Regional investors steering away from bonds in fixed-income assets

Schroders fund manager says Middle East investors fearing rising intertest rates will hit bonds seek income from other assets

A conraction in Chinese manufacturing activity has contributed to a fall in the benchmark MSCI Emerging Markets Index last week. China Daily / Reuters
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After a stellar year for regional equity markets, many Middle East investors are increasingly showing preference for fixed-income asset management products that do not rely on bonds alone, Schroders Investment Management said.

Iain Cunningham, one of the managers of Schroder ISF Global Multi-Asset Income fund, who met clients in the UAE over the past week, said that investors here want sustainable income from such funds because of concern that if interest rates rise, bond prices will be hurt.

“The fund was designed to create solutions for investors who have been struggling to generate income in a low-yield environment,” said Mr Cunningham. “And due to that challenge, we’ve seen the fund grow from zero assets in April 2012 to just over US$4 billion. We can go across regions and across sectors. The fund was designed to deliver a 5 per cent payout to investors on annualised basis with focus on sustainability of income.”

Mr Cunningham said his fund currently has a preference for developed market equities, favouring mature technology companies in the United States and financial services firms in Europe and underweight on emerging markets where countries have been hurt by the tapering of US monetary stimulus.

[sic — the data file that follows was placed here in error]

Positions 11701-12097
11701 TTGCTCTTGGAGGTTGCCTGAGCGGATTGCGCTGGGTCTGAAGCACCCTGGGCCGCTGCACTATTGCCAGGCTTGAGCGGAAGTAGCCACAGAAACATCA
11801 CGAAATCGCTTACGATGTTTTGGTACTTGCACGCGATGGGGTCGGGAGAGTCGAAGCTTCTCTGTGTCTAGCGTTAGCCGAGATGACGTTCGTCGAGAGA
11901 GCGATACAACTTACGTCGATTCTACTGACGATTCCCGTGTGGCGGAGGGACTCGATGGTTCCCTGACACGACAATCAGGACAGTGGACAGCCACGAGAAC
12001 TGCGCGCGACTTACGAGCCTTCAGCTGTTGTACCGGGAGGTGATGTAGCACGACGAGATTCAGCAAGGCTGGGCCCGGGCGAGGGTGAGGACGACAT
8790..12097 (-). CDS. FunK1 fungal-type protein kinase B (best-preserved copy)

There are some opportunities in emerging markets that are interesting, such as Mexican government bonds, Mr Cunningham says, but on the whole he doesn’t see much that encourages him.

“We believe that developed markets will continue to do relatively well while emerging markets do less well,” he said. “We believe emerging markets will do less well because of two factors. One the Federal Reserve is withdrawing liquidity from the market which some emerging market nations have been beneficiaries of in the past five years, and the Chinese economy is undergoing reform and transitioning.”

It is no coincidence that Schroder’s global multi-asset income fund is one its fastest growing funds, for its investment thesis has echoed across Wall Street of late.

Many big investment banks such as JPMorgan are advising clients to remain underweight on emerging assets and focus on quality names in developing markets after a global sell off in January.

“Contagion into developed markets should be limited but economic contagion could be severe into emerging markets,’’ analysts led by Jan Loeys at JP Morgan wrote in a report last week. “We stay broadly underweight in emerging markets, but remain long developed market assets.”

The benchmark MSCI Emerging Markets Index fell 1.4 per cent last week and 6.6 per cent in January. The measure has been sliding amid a contraction in Chinese manufacturing, US Federal Reserve monetary stimulus cuts and political unrest in countries such as Ukraine, Thailand and Turkey.

While many analysts do not see a big risk of protracted global contagion, the financial markets of what Morgan Stanley has dubbed the fragile five – Brazil, India, Indonesia, South Africa and Turkey – because of their big current account deficits are likely to continue to lead further declines in emerging markets.

It is only really if China’s economy has a hard landing that a massive global sell-off could be precipitated, they say.